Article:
In a traditional reinsurance agreement, the reinsurer agrees to reinsure a portion of the reinsured's risk, while the reinsured agrees to maintain its retained share of the risk. In agreeing to do so, the reinsured and reinsurer both share the risks and rewards of the proper underwriting and claims management of the business. This commentary will discuss this sometimes symbiotic relationship between the reinsured and the reinsurer, and the reinsurance contract provisions that affect this relationship.
In a typical quota share or proportional reinsurance contract, the reinsurer agrees to reinsure a percentage of the reinsured's policies on one or more lines of business. The reinsurer trusts that the reinsured will underwrite the business and manage the claims so that both the reinsured and the reinsurer will earn a profit from the business. Breaking it down further, the reinsurance underwriter really underwrites the reinsured's underwriter and relies on the reinsured's underwriter to price the business properly, obtain rate increases where necessary, and manage the business profitably.
The reinsured's incentive to manage the business for a profit is self-evident when the reinsured retains a significant share of the risk on the policies underwritten. If the reinsured fails to underwrite properly, does not obtain appropriate rate increases on the policies where necessary and permitted, or does not manage the claims effectively, the reinsured will lose money on the book of business. In a proportional reinsurance relationship (quota share for property and casualty risks or co-insurance for life and health insurance risks), where the reinsured loses money, the reinsurer generally loses money, so both parties have an incentive to see that the business is managed properly.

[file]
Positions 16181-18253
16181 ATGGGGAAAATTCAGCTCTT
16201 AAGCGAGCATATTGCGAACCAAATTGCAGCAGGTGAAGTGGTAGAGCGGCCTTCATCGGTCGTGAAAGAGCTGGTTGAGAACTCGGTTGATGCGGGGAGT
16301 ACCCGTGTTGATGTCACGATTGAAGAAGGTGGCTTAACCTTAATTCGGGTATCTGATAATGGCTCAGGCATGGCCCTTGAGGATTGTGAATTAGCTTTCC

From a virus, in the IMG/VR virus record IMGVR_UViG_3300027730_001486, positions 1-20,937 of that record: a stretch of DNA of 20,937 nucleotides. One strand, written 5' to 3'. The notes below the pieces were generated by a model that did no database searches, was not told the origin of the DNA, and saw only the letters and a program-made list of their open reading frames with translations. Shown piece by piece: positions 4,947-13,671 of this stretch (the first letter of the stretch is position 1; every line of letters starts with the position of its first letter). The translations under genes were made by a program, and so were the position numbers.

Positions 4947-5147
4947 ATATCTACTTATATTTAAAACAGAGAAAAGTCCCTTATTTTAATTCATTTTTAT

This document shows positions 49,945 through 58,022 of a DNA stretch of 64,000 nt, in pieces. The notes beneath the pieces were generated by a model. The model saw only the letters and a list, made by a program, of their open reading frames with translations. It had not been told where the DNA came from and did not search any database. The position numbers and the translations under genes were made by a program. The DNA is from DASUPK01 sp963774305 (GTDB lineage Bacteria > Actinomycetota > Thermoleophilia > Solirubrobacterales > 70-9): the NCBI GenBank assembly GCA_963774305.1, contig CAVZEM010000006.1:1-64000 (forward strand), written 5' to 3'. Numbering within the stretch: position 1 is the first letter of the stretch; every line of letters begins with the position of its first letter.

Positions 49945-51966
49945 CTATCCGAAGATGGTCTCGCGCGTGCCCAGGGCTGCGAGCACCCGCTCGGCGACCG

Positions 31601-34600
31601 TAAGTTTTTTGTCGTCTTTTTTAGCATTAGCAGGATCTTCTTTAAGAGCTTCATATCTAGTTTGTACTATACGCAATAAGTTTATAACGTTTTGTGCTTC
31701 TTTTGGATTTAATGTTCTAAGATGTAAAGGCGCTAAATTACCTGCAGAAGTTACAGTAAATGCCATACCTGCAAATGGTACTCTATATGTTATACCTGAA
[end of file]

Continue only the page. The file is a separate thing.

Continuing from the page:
In an excess of loss relationship, where the reinsurer only comes on risk when a loss exceeds a particular threshold, the alignment of interest between the reinsured and the reinsurer is not exactly the same. Depending on how the excess reinsurance is structured, there is some incentive for the reinsured to have losses breach the reinsurer's attachment point and the reinsurer has a greater interest in seeing losses remain below the attachment point. Nevertheless, the reinsured still has an incentive to manage the business properly because allowing losses to breach the attachment point and reach the reinsurer means that the losses have burned through the reinsured's retention.
By negotiating a retention clause, the reinsurer is better able to assess more accurately its reinsurance risk. That is because the reinsurer understands that the reinsured will be keeping a set portion of the risk, which necessarily limits the exposure to the reinsurer and allows for more accurate pricing of the reinsurance exposure. Thus, the pricing and underwriting decision of the reinsurer will depend on the retention provision. If negotiations for a retention fail, a reinsurer may chose not to reinsure the risk.